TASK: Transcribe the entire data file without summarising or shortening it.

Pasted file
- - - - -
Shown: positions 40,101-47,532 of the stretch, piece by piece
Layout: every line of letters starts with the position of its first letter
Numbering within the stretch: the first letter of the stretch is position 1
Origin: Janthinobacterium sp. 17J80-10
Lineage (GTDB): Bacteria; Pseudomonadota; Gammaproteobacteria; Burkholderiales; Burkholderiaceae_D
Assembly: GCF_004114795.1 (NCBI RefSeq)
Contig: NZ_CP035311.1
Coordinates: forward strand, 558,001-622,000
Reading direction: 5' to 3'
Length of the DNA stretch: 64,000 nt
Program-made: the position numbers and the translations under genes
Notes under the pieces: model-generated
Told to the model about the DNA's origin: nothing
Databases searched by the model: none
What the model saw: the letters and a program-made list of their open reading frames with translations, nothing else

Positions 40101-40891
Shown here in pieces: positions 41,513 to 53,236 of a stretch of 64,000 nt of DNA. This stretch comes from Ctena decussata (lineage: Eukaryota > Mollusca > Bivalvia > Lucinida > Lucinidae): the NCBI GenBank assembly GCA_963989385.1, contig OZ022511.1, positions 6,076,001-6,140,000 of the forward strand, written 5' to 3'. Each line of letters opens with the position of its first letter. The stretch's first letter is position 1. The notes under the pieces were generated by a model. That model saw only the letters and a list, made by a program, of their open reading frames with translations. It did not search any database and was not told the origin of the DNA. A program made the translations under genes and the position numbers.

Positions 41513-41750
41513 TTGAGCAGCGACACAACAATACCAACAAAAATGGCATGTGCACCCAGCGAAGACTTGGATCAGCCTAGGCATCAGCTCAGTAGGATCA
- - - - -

Shown: positions 40,101-47,532 of the stretch, piece by piece
Layout: every line of letters starts with the position of its first letter
Numbering within the stretch: the first letter of the stretch is position 1
Origin: Janthinobacterium sp. 17J80-10
Lineage (GTDB): Bacteria; Pseudomonadota; Gammaproteobacteria; Burkholderiales; Burkholderiaceae_D
Assembly: GCF_004114795.1 (NCBI RefSeq)
Contig: NZ_CP035311.1
Coordinates: forward strand, 558,001-622,000
Reading direction: 5' to 3'
Length of the DNA stretch: 64,000 nt
Program-made: the position numbers and the translations under genes
Notes under the pieces: model-generated
Told to the model about the DNA's origin: nothing
Databases searched by the model: none
What the model saw: the letters and a program-made list of their open reading frames with translations, nothing else

Positions 40101-40891
Shown here in pieces: positions 41,513 to 53,236 of a stretch of 64,000 nt of DNA. This stretch comes from Ctena decussata (lineage: Eukaryota > Mollusca > Bivalvia > Lucinida > Lucinidae): the NCBI GenBank assembly GCA_963989385.1, contig OZ022511.1, positions 6,076,001-6,140,000 of the forward strand, written 5' to 3'. Each line of letters opens with the position of its first letter. The stretch's first letter is position 1. The notes under the pieces were generated by a model. That model saw only the letters and a list, made by a program, of their open reading frames with translations. It did not search any database and was not told the origin of the DNA. A program made the translations under genes and the position numbers.

Positions 41513-41750
41513 TTGAGCAGCGACACAACAATACCAACAAAAATGGCATGTGCACCCAGCGAAGACTTGGATCAGCCTAGGCATCAGCTCAGTAGGATCA